Tips for Job Seekers

It is exciting to get an offer of employment. But, hold on. Before you begin to celebrate, did you remember to negotiate your salary? Don’t forget, you are agreeing not only to take a job but also to accept a predefined wage.

Is There a Right Time to Mention Money?

There are some obvious answers as to when not to bring up salary. Walking into the opening interview and asking, “How much does this job pay?” sends the wrong message. Conversely, waiting until you receive your first paycheck and realizing it is abysmally low is not a good strategy either.

The exact timing is not as easy to define. It may make sense to broach the topic at the end of the interview process. However, if you have gone through a series of interviews, this may not be clear. Also, you do not want to waste hours of your time and the company’s time only to find the pay is non-negotiable and way below what you would be willing to accept.

Therefore, look for the following two conditions as helpful indicators.

  • when you are sure you are interested in the job
  • when the employer seems to be interested in hiring you.

When Is the Best Time to Negotiate?

According to Paul Hellman, author of Ready, Aim, You’re Hired, the trick is to catch the employer somewhere between the thoughts “We must have you.” and “We got you.” If the employer is not committed to hiring you OR if they know you are eager to sign-on, you have lost some of your bargaining power.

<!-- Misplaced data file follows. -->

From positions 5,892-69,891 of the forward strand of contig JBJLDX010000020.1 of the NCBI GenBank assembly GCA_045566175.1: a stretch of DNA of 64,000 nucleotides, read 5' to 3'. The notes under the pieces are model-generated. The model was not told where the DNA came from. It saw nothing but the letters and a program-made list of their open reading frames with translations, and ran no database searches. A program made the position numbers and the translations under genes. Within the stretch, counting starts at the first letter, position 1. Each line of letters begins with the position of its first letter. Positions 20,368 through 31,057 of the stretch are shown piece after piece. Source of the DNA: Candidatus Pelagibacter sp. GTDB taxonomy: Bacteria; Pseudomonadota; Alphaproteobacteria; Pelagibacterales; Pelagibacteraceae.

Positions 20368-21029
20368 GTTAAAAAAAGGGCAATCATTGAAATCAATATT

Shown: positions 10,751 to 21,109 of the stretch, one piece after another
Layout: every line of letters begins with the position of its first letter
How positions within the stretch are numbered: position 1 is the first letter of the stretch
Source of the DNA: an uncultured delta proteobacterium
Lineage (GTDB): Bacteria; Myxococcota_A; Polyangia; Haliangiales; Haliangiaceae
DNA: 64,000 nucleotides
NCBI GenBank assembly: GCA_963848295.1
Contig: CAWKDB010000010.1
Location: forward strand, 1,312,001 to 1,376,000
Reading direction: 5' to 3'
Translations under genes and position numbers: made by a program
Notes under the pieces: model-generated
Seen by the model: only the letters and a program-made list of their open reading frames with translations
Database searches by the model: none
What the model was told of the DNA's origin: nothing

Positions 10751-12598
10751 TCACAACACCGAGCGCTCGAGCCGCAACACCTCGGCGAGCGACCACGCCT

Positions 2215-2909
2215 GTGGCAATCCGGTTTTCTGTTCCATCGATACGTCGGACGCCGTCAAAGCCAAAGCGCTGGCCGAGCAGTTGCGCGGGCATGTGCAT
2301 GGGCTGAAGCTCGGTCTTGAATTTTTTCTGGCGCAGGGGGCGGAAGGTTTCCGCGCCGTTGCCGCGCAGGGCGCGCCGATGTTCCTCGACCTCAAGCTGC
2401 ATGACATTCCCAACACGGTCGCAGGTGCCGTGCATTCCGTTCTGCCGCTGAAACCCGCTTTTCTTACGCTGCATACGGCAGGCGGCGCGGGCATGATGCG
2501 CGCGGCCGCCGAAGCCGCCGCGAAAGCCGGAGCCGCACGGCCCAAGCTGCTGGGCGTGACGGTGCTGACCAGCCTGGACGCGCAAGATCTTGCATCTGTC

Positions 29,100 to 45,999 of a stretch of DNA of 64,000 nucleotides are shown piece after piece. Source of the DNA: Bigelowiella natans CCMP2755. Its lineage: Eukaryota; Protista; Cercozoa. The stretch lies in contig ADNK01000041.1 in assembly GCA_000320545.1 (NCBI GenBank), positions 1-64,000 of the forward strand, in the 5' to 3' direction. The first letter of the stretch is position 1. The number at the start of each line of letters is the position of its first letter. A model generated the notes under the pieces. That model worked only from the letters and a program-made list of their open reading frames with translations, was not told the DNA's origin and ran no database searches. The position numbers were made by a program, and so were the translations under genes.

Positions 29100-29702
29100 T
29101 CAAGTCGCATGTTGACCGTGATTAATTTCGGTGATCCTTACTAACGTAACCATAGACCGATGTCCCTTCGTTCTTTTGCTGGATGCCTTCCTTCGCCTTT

In addition, before negotiating, it is important for you to know the answers to two questions. 1) What exactly does this job entail? And, 2) What other benefits are included? If the job description suddenly becomes more complicated than the original listing, you will want to revise your salary requirements accordingly. On the other hand, you may be willing to accept less money if the position includes items such as a generous retirement plan, health benefits, and flextime.

What If the Employer Brings Up the Salary Too Soon?

Unfortunately, some companies use salary requirements as part of the screening process. Luckily, there are some tactful ways to dodge the question. Try responding with phrases such as, “At this point, I feel as though we still are too early in the process to consider salary.” Or, “First, I would like to figure out what this job involves.” If, despite your best efforts the employer persists, try responding with a range such as $35,000 to $45,000. What should your range be? Search online for “Job Salaries” or visit the Bureau of Labor Statistics to find your best numbers.

Do you feel underpaid in your current job? An employment agency may be able to assist you in finding a more lucrative position. Search United Talent’s Current Openings in West Virginia and Ohio today!